About 400 scientists, researchers, environmentalists and government policymakers from 90 nations gathered in Washington this month to discuss pollution, over-fishing and acidification in the world’s oceans, and ways to address them. Among those in attendance was an internationally-known marine scientist from Cuba, the first such official invited to attend a U.S. government-sponsored event.
Covering three-quarters of the globe, earth’s oceans are our most important shared resource. Billions of people rely on them for food security, they are essential for scientific research and human health, and their vast ecosystem regulates climate and weather. These resources are now under siege, however, threatened by various human activities.
Pollution, especially chemical pollution by agricultural nutrient runoff, is helping create oxygen-depleted dead zones where marine life cannot exist. Commercial fishing operations are seriously over-harvesting fish stocks. Climate change and air pollution are causing life-killing changes in ocean chemistry by raising its acidity. With so much at stake and the scope so broad that no one person or country can take protective action alone, it is imperative for the international community to work cooperatively to protect and sustain the oceans.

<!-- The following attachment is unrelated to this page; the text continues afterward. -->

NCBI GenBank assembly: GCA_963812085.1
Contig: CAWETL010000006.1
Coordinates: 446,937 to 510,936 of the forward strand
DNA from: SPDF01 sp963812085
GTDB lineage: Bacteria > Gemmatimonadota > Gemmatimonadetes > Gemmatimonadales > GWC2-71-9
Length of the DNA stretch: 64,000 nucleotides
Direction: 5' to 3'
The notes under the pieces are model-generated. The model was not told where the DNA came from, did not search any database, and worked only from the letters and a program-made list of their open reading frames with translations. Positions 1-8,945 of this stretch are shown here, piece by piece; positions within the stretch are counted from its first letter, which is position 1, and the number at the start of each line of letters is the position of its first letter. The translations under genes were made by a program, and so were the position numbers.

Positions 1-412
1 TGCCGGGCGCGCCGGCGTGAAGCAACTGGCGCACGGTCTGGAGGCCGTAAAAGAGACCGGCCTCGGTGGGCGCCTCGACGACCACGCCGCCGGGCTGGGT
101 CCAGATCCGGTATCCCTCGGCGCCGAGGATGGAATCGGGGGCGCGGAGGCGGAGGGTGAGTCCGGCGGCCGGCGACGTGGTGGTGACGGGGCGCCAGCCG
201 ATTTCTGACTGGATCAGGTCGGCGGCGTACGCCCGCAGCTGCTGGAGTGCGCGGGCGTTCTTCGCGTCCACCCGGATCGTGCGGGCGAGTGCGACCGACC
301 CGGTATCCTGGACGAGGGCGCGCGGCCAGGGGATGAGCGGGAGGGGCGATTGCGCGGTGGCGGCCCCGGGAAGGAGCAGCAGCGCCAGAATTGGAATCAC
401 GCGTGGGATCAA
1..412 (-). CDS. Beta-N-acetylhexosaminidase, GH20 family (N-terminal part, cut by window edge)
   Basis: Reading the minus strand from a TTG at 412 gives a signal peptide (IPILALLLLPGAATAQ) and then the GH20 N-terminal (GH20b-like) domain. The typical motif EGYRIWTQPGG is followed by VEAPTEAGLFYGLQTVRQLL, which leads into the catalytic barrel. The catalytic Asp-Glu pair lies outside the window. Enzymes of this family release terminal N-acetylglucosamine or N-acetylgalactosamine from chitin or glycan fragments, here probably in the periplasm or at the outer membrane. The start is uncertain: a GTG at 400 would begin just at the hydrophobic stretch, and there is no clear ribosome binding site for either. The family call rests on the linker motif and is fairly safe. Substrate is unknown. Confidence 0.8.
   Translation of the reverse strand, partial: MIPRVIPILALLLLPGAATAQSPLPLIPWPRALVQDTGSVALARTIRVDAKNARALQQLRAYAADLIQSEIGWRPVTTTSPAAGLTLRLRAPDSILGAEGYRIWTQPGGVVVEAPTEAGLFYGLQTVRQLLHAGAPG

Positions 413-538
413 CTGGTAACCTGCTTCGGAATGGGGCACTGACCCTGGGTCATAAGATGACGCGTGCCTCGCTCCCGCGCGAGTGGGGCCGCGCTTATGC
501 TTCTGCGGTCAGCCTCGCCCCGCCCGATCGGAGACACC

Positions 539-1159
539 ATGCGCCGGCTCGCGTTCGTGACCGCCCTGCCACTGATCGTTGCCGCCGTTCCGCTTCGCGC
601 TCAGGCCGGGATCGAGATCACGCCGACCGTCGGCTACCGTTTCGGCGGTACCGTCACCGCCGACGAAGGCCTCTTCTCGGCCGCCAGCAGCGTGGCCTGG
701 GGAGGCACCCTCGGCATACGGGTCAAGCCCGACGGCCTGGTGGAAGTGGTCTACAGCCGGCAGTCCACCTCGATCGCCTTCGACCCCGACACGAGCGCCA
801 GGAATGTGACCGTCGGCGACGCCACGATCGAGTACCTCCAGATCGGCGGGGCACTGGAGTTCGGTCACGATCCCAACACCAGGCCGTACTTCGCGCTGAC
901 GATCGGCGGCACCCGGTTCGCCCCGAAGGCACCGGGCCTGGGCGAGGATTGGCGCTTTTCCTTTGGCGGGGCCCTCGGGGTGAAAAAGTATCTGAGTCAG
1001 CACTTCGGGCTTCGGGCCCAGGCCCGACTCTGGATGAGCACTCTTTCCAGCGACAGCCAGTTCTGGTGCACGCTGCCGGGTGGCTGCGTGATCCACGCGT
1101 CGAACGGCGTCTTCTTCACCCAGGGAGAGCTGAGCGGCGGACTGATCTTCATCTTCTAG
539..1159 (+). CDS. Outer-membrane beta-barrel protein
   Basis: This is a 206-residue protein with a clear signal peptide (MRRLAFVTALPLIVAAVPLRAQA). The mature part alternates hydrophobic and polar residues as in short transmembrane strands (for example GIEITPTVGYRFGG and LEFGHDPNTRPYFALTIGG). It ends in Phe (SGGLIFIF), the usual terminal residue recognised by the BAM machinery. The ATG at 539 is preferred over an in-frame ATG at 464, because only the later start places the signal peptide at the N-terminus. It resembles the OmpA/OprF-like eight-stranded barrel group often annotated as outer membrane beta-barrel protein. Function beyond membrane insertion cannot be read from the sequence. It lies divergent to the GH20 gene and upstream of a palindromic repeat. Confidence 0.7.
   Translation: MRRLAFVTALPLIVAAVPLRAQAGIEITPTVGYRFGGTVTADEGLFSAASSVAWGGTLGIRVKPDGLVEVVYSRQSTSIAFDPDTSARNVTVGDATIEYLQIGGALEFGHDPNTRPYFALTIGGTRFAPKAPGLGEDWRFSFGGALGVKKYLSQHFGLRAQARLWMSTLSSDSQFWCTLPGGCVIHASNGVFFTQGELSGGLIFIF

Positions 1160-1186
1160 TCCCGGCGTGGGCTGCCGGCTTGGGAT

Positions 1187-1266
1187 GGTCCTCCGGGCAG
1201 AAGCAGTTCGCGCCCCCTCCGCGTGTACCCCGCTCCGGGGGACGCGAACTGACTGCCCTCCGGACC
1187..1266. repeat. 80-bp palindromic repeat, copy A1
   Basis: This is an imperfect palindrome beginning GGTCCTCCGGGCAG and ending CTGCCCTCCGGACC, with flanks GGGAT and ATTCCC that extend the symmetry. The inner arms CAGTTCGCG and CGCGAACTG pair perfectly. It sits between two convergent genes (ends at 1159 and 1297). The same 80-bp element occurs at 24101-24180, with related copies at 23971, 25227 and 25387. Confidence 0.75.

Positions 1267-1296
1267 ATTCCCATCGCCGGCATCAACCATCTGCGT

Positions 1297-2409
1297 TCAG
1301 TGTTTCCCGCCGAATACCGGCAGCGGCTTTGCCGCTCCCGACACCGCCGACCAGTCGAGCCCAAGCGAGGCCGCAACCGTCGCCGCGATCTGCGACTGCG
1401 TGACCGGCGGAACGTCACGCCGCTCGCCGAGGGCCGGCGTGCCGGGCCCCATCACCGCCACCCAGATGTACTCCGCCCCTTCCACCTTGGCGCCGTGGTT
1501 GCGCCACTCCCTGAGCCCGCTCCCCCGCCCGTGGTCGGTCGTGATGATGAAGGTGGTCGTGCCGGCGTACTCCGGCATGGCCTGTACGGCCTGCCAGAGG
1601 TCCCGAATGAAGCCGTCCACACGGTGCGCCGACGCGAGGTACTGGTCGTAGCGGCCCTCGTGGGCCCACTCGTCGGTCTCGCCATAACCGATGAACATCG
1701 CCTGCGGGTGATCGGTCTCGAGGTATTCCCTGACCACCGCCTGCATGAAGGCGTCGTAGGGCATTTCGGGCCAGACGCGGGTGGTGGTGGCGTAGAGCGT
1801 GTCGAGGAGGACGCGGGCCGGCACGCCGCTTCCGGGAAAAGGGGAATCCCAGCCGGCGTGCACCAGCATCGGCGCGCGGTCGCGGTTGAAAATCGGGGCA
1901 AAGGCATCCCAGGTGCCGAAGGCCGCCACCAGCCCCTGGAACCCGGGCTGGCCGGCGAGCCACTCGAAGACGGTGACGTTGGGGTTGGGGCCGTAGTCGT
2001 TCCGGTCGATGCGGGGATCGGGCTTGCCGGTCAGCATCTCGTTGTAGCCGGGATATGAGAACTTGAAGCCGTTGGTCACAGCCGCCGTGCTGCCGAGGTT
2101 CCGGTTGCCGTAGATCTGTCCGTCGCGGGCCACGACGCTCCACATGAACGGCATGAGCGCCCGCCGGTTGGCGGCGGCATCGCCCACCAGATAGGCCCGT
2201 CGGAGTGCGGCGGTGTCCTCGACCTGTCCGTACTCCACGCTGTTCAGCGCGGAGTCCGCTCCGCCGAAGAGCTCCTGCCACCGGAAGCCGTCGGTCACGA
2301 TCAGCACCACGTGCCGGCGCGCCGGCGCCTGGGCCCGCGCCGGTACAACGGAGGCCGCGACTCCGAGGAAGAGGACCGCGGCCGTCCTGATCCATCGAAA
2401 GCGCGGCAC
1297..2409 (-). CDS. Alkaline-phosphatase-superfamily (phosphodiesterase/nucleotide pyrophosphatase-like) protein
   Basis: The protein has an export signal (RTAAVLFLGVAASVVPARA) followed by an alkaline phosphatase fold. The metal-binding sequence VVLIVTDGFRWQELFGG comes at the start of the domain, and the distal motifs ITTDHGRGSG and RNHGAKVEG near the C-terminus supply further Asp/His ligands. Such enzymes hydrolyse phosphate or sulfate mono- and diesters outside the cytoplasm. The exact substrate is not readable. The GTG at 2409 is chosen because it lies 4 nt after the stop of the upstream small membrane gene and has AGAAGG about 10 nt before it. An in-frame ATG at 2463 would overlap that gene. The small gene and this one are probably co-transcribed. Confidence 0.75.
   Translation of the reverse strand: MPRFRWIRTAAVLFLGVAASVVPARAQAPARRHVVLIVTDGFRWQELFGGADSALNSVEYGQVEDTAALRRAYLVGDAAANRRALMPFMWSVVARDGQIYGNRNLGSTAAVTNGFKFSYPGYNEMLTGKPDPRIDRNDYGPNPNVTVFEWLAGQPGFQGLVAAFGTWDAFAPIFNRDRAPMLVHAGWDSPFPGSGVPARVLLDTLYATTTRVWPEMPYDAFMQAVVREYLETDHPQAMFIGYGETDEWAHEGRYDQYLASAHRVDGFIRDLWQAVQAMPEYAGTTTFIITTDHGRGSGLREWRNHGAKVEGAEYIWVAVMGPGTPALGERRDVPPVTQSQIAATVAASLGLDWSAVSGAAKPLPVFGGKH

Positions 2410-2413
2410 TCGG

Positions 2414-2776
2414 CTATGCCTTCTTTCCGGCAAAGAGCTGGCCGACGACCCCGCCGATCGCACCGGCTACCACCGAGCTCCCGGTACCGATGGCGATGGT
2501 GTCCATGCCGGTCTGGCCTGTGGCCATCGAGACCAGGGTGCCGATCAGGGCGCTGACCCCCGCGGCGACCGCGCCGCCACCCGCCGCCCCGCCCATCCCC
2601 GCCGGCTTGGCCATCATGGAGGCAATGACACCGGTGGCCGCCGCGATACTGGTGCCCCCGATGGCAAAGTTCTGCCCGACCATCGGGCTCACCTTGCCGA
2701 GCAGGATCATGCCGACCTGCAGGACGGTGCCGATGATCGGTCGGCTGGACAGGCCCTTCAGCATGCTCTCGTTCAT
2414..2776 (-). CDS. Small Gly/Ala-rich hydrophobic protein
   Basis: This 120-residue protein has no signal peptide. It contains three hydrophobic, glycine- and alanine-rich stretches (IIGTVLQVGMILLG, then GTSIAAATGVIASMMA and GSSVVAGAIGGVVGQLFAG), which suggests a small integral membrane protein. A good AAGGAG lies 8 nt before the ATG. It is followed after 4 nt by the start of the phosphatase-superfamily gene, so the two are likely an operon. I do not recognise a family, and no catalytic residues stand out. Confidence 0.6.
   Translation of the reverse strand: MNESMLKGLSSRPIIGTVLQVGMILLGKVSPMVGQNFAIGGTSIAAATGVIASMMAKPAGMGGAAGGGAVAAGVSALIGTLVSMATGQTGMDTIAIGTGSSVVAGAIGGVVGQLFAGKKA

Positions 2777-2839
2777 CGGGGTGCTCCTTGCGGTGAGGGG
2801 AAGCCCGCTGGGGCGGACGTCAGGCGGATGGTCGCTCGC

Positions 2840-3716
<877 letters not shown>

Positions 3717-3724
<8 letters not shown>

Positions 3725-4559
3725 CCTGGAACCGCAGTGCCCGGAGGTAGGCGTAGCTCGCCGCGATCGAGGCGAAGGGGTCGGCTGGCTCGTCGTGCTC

The “Our Oceans” conference provided participants with an opportunity to share research, individual perspectives and best practices in marine conservation. The director of Cuba’s Center for Coastal Ecosystems Research, Fabian Pina Amargos, works with U.S. non-governmental organizations and researchers from other countries in cooperative marine conservation efforts.
The marine ecosystem in Cuba is vital for U.S. interests for its fish stocks and migratory species, and provides a valuable resource for scientists. Sharing information on the scientific research in the waters shared by our two nations will benefit both countries, as well as the environment.
Cuban participation in the “Our Oceans” conference is consistent with our nation’s promotion of peaceful, democratic change within the island nation through people-to-people contacts and targeted bilateral engagement that advances compelling U.S. national interests.